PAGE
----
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There is a technology revolution going on in GP practices right now, driven by the extraordinary circumstances of the coronavirus crisis. After years in which it seemed the local surgery was stuck in the digital dark ages, many have leapfrogged into the future in a matter of weeks, offering online and video consultations to patients.
Just six weeks ago, an entrepreneurial GP, Dr Alexander Finlayson, launched NYE Health. He describes it as a way to make the clinician's own device - whether that's their phone, tablet or desktop web browser - "NHS-compliant".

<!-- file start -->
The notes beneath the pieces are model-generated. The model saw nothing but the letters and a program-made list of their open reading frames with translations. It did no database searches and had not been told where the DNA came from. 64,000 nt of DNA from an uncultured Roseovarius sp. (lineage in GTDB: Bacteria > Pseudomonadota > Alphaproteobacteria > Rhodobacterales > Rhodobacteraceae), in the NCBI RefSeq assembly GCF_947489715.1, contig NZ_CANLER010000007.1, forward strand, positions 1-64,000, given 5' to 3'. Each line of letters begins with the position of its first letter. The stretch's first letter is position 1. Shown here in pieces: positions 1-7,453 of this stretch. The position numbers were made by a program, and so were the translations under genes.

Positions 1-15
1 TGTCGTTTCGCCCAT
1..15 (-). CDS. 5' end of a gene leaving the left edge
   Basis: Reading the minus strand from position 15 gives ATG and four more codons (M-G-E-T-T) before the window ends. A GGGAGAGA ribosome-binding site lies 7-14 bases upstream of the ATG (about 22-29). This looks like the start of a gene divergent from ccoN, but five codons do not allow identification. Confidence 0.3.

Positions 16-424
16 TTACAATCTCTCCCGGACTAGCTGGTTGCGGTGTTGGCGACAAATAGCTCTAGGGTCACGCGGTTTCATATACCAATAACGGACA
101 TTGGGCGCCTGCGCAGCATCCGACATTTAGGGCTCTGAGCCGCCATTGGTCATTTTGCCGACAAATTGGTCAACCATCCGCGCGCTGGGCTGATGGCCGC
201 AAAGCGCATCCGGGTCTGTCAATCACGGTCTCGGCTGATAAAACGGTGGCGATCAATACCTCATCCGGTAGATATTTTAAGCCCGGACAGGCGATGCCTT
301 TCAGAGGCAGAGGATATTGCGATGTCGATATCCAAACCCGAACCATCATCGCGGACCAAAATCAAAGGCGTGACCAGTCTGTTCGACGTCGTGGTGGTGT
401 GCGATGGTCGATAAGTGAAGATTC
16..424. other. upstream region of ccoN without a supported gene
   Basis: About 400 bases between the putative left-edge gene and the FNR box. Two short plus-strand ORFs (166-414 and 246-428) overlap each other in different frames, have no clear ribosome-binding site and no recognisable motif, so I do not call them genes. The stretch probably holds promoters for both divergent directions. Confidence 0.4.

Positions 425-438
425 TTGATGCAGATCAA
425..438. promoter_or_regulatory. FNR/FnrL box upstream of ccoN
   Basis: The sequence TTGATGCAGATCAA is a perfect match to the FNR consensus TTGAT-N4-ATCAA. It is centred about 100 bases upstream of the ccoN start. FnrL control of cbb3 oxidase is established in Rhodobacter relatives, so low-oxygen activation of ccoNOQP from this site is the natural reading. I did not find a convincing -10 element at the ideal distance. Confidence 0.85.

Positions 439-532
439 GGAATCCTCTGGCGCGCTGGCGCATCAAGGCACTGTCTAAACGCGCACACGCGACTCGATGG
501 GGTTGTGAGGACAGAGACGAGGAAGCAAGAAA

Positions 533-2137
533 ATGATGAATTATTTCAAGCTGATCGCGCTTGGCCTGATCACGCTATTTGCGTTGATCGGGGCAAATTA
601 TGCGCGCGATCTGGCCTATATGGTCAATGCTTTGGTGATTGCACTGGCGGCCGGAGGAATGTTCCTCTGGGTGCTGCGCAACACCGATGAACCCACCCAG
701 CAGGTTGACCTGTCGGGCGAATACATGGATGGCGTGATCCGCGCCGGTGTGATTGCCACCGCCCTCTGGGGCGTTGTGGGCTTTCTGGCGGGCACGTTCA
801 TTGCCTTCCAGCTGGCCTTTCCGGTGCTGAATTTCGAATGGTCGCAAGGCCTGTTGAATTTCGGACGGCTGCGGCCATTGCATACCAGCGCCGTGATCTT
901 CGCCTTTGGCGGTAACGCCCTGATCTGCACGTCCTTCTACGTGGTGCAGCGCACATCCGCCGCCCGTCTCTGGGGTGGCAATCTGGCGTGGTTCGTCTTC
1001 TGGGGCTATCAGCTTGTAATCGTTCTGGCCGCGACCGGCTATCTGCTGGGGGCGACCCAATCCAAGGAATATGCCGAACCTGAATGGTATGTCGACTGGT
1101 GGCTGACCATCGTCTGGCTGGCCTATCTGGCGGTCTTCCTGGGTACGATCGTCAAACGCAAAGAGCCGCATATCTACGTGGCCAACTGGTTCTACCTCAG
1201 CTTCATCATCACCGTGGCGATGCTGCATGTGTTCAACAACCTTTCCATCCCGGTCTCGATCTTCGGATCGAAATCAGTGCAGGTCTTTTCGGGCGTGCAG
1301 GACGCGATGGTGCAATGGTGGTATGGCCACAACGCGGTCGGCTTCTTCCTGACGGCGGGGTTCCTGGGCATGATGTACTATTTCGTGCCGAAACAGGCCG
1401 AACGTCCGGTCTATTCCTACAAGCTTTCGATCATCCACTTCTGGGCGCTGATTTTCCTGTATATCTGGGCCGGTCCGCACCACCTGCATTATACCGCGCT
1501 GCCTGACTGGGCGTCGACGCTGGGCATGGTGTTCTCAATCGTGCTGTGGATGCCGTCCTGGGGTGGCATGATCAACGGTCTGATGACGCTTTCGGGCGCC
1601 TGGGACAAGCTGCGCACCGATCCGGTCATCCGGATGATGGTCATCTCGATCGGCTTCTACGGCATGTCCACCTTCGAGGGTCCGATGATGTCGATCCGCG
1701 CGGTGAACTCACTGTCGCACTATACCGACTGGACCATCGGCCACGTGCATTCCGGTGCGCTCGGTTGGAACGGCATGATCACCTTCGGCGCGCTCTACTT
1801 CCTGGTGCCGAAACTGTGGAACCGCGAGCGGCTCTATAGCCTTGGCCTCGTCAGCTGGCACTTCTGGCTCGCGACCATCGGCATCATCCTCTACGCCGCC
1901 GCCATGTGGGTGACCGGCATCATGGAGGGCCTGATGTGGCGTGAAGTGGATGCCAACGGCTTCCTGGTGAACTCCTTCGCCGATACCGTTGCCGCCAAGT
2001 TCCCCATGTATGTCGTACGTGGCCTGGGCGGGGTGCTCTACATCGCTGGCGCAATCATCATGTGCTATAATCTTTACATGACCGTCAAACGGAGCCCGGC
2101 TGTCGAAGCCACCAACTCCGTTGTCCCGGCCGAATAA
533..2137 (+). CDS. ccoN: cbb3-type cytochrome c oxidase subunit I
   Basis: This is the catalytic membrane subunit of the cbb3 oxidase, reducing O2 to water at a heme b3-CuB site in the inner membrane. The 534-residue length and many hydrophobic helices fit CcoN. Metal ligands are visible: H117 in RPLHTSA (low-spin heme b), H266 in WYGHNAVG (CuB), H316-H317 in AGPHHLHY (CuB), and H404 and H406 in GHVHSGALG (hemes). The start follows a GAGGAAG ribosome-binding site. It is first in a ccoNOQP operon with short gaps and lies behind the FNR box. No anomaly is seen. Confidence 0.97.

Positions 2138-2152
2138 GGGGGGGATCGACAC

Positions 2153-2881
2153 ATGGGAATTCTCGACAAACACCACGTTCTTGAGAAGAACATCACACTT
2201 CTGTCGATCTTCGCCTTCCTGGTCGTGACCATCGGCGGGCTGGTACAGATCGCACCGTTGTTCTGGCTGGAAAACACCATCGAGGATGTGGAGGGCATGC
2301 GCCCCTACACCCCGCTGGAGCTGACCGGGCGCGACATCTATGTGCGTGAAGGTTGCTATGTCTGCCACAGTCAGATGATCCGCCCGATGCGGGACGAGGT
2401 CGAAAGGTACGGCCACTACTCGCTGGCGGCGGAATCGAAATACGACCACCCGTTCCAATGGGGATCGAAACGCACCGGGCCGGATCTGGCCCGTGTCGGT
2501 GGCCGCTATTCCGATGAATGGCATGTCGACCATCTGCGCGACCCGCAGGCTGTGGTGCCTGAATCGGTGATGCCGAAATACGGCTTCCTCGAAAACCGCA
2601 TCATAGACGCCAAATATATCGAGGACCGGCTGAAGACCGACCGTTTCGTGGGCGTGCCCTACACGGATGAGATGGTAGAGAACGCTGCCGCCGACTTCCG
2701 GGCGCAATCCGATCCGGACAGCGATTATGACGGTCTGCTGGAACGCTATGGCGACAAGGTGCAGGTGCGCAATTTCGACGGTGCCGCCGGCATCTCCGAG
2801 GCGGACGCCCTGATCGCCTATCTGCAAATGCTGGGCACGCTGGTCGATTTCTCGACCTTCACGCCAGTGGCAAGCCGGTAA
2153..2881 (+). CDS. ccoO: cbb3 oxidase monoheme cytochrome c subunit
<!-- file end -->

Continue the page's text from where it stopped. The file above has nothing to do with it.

It means that doctors - whether in hospital or GP surgeries - can have video and audio conversations with patients or with other health workers in a secure way. Dr Finlayson, who has worked on global health projects in Somalia and elsewhere, says NYE had been under way as a theoretical project for a while. When confronted with the coronavirus crisis, he and a team of designers, engineers, and clinicians put the product together over an intense three-day brainstorming session. It was released on 13 March and has already done tens of thousands of consultations, with users everywhere from intensive therapy units to dermatology departments and GP surgeries. Just like AccuRx, NYE is pre-revenue and has not really thought much yet about a business model. But it has already attracted interest from potential overseas customers and is being advised by Twitter's co-founder Biz Stone. Only 18 people are working on the project, but it sounds as though they could soon need to recruit many more. The trailblazer for video consultations in the UK was Babylon, which offers the GP at Hand service. This provides an alternative to the GP surgery and has proved popular with time-poor young professionals in London, who can book a video consultation at short notice rather than wait weeks to see the doctor. Babylon, which also makes great play of its work applying artificial intelligence to healthcare, raised $550m (£439m) last year from backers including the Saudi Sovereign Wealth Fund, at a valuation of $2bn. You might think that this was a business expanding rapidly during the current health crisis. Instead, it is taking advantage of the government's job retention scheme to furlough 5% of its 2,000-strong workforce. In a letter to staff, chief executive Ali Parsa said ideas his company had pioneered, such as the provision of healthcare on a mobile phone, had now become commonplace. "There are many others who are doing the same thing and the current crisis has forced mass adoption and commoditisation of these technologies," he wrote. A spokesman told me that Babylon no longer considered itself a telemedicine company, and was shifting its focus to AI. It seems the disrupter has been disrupted, and minnows like AccuRx and NYE may play a bigger role in transforming healthcare delivery in the UK than the mighty Babylon.